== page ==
Allegheny College Student Receives Diversity Travel Award To Present Research

Allegheny College student Fenn Kathman ’23 has been awarded the American Psychology-Law Society’s Broadening Representation, Inclusivity, Diversity, and Global Equity (BRIDGE) Committee Diversity Travel Award for their research. 

Kathman’s project, “Effects of Race and Gender on Perception of Exonerees: An Intersectional Approach,” was completed last summer in collaboration with Professors Christopher Normile, Lupita Gonzalez, and Rosita Scerbo. Together, they examined how race and gender of a wrongfully convicted exoneree would affect peoples’ perceptions of the exoneree’s innocence and support for reintegration services. 

Kathman, a psychology and religious studies double major with a women’s, gender, and sexuality studies minor, pursued the topic because of their interest in promoting and using intersectionality in psychology research, particularly around race and gender-based assumptions.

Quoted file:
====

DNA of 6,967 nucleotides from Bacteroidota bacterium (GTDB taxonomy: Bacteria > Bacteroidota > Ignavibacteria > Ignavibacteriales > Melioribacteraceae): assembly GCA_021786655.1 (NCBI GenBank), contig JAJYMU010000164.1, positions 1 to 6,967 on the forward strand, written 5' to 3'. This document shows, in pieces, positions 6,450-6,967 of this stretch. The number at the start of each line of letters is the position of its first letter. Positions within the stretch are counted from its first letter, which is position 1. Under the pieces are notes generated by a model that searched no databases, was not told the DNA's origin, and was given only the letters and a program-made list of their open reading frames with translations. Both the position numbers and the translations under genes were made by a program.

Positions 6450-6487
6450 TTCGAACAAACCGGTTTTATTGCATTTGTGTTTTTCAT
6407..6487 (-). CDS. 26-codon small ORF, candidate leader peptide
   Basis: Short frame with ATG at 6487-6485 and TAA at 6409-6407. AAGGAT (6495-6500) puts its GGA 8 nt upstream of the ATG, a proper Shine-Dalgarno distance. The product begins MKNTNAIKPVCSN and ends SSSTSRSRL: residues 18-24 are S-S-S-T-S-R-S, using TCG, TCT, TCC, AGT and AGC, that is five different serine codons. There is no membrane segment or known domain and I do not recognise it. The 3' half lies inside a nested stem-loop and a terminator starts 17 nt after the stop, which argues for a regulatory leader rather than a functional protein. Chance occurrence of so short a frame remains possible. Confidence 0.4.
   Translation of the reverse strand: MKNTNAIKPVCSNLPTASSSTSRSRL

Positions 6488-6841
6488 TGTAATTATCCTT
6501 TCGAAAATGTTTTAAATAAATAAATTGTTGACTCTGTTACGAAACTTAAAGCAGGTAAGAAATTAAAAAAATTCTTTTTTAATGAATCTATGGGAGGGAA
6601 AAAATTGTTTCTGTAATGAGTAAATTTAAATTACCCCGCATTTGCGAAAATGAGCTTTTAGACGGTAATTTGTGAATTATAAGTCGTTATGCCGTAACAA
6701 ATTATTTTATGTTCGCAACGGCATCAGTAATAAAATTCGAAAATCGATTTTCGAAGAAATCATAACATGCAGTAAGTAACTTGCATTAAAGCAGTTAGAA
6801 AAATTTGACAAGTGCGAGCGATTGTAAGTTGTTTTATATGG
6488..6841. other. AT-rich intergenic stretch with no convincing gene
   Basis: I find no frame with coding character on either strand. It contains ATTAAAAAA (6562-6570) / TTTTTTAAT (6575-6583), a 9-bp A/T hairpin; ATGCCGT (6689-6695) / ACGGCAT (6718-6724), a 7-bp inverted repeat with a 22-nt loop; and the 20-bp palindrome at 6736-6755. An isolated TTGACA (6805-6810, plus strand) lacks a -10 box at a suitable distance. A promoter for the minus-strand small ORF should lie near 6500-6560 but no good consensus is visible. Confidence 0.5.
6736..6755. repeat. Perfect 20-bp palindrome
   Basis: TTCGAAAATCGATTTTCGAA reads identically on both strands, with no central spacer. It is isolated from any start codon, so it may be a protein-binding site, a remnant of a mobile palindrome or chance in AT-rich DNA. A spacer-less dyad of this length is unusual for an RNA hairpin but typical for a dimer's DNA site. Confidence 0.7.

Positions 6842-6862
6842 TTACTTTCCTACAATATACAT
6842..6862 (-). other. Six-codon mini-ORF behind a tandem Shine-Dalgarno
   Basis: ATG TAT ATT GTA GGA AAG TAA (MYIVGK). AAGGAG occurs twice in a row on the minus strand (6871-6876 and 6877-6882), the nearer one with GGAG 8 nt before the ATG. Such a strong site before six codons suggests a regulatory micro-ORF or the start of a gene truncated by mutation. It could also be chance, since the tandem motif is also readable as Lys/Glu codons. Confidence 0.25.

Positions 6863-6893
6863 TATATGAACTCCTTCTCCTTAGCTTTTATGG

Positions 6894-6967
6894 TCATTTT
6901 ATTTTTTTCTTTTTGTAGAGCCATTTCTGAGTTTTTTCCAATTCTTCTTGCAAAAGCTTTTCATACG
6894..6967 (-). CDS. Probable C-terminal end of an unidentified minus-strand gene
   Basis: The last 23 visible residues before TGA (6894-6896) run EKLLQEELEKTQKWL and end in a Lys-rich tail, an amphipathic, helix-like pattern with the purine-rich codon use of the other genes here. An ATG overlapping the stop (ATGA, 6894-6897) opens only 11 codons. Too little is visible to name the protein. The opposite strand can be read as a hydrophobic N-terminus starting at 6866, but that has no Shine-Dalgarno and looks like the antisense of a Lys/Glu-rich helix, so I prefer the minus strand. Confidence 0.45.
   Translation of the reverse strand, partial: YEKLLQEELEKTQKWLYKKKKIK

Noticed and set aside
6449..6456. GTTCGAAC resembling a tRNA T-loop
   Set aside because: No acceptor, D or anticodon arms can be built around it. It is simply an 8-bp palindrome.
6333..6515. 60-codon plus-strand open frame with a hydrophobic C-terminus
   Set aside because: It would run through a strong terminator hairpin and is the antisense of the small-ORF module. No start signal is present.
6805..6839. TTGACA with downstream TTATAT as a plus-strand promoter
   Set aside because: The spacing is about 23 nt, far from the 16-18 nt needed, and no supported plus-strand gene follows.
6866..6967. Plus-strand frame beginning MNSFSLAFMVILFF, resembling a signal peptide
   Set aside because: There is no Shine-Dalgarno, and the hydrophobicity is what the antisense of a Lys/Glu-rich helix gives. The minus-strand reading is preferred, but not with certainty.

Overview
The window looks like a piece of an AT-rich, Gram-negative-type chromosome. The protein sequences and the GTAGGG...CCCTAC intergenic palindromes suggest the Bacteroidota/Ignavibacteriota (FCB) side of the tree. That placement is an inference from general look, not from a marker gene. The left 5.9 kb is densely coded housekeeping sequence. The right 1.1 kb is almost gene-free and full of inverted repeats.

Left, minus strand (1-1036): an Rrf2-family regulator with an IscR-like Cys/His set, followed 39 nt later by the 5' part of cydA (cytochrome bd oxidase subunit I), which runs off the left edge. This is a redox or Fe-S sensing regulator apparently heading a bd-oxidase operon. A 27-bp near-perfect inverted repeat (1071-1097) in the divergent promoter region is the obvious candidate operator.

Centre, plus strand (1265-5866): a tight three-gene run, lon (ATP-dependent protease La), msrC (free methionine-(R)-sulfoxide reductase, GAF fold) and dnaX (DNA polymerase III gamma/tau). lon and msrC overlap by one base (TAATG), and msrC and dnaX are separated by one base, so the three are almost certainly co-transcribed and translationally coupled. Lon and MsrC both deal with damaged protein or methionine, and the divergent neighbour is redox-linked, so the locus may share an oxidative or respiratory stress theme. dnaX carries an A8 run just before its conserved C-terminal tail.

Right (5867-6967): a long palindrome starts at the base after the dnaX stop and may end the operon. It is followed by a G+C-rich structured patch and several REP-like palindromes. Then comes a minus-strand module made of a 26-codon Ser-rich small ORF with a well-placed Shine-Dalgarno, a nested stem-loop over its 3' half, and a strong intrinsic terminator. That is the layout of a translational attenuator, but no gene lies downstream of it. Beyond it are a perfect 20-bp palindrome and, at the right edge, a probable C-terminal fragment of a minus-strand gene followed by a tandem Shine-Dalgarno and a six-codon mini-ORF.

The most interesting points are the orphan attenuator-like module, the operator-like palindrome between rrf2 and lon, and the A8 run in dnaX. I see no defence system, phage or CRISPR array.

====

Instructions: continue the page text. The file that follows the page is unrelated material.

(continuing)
Prior to starting the project, Kathman had not taken a research methodology or statistics class. Yet Kathman was serious about learning how to design a study and collect, analyze, and interpret data correctly. 

Normile, an assistant professor of psychology who mentored Kathman, commends their commitment.

“Fenn clearly has a passion for this research area — and perhaps research in general — and I’m really proud that their hard work was recognized by the American Psychology-Law Society BRIDGE committee,” Normile says. 

Gonzalez, as assistant professor of psychology with whom Kathman worked as a research assistant, echoes Normile’s praises.

“Fenn has always been very inquisitive and excited to conduct research in our lab, so it was a no-brainer having them on board with this research project,” Gonzalez says. “The fact that they were able to help start our study, get a poster accepted for a national conference, and receive an award truly speaks to the incredible researcher Fenn is. I’m really excited for Fenn and am confident that they have a great future ahead of them!”

Looking to life after Allegheny, Kathman has plans to attend graduate school to study social psychology through an intersectional viewpoint. They also plan to conduct further research on sexuality, gender, and race while taking a close look at intimate partner violence.

Kathman will present their research at the annual conference of the American Psychology-Law Society later this month in Denver, Colorado.